From the webmaster side - do consider downloading PHP 5 and installing it on a local machine (even your own machine) - installing your site (add a /etc/hosts entry to 127.0.01) - and fixing it now, offline, and away from those who might exploit errors, holes and debugging statements if you do it 'live'.
Thanks for the link.
PHP6 is having register_globals completely off.
Issue: Register globals are the source of many application's security problems and cause a constant grief.
Discussion: We shortly discussed how we want to attend users on the disappearance of this functionality. We decided that if we find the setting during the startup of PHP we raise an E_CORE_ERROR which will prevent the server from starting with a message that points to the documentation. The documentation should explain why this functionality was removed, and some introduction on safe programming.
We are going to remove the functionality.
We throw an E_CORE_ERROR when starting PHP and when we detect the register_globals setting
Part of PHP's performance perception is in how it interfaces to apache.
You should see it with LiteSpeed's SAPI - instant 20% speed gain.
Add eaccelerator and it's speed is blistering.
I really don't like the idea of taking a step backward with php5's slowdown :-(
4 used Saxon (by default -I think you could use other processors), which is good, but I think it's Java-based. libxslt is C. I think that 4's connection was fairly indirect, and sort of a lash-up.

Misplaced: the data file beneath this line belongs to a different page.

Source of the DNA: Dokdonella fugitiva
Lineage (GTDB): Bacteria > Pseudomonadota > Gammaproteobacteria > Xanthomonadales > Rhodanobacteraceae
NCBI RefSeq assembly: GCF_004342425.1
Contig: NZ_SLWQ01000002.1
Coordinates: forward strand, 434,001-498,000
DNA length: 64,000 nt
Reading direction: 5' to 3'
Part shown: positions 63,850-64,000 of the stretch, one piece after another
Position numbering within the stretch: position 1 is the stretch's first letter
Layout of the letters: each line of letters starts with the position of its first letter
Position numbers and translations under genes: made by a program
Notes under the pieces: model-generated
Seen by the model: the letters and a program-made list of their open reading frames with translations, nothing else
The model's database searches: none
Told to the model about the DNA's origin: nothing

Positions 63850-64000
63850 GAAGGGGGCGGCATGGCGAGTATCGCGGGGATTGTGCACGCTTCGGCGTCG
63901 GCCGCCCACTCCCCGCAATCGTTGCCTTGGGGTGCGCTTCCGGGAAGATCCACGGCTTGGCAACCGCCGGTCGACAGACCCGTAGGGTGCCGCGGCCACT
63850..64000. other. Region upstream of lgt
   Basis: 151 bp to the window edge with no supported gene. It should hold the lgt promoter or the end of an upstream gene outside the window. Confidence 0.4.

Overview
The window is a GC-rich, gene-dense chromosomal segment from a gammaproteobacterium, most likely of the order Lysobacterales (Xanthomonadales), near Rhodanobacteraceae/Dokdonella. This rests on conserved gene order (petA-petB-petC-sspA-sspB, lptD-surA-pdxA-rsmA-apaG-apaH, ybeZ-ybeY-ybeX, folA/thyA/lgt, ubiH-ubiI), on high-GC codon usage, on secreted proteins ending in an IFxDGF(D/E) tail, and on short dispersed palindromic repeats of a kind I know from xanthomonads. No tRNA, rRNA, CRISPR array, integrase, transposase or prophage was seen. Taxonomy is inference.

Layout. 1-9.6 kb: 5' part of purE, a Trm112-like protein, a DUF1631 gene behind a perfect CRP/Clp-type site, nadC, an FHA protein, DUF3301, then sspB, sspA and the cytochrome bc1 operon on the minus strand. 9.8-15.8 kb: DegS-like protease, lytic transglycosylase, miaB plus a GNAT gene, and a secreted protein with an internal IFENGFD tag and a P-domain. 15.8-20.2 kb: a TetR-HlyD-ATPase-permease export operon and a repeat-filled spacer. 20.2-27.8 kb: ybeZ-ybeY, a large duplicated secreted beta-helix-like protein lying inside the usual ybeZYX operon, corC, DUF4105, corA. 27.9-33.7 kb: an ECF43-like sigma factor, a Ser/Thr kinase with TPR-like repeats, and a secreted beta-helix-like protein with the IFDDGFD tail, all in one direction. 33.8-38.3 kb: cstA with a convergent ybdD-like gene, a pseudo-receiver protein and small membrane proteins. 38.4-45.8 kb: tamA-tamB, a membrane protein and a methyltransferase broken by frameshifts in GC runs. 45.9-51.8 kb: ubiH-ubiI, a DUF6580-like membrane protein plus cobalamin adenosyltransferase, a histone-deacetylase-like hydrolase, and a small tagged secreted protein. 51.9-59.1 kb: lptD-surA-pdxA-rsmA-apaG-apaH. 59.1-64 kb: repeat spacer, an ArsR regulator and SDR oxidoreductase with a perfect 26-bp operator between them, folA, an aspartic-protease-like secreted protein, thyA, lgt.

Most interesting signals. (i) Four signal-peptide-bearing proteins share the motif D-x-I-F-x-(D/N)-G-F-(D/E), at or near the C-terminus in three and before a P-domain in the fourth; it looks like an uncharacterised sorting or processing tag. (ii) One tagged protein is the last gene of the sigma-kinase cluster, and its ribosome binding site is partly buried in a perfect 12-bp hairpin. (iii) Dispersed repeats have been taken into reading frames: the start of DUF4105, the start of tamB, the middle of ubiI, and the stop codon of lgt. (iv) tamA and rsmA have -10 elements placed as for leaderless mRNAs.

In any case, there is a considerable speed difference. 4 would be unusable for my workflow.
Yeah but why should XSLT processing be native?
As mentioned, native is not a bad thing. Quite the contrary usually. And it doesn't mean it is enabled by default, mind you. As a matter of fact, often times it is not, as in the case of XSLT. You still have to enable it.
PHP 5 includes the XSL extension by default and can be enabled by adding the argument --with-xsl[=DIR] to your configure line. DIR is the libxslt installation directory.Note: This extension has been moved to the » PECL repository and is no longer bundled with PHP as of PHP 5.0.0.
Note: If you need xslt support with PHP 5 you can use the XSL extension.
Back to native though, ... think about the database extensions that have been compiled into PHP such as MySQL, Postgresql and Oracle. It is often much speedier when built in. However, even when not, you have to get your configuration correct when it comes to performance. For example, I have worked on iSeries (IBM AS400 systems) installations where the Linux ODBC driver outperforms many other database drivers after tweaking the interface connections and configuration. Actually, I was astounded by the performance! I remember wondering when IBM would provide C API interfaces to PHP but after doing my homework and tweaking the interface I was quite surprised by the ODBC results.
why is it slower in every benchmark comparison
against php 4, usually by a significant amount?
Can you provide some independent results from an authoritative site? Feel free to sticky me or one of the other mods if you have a questionable resource. We are very interested in the findings and discussion on this topic. Thanks.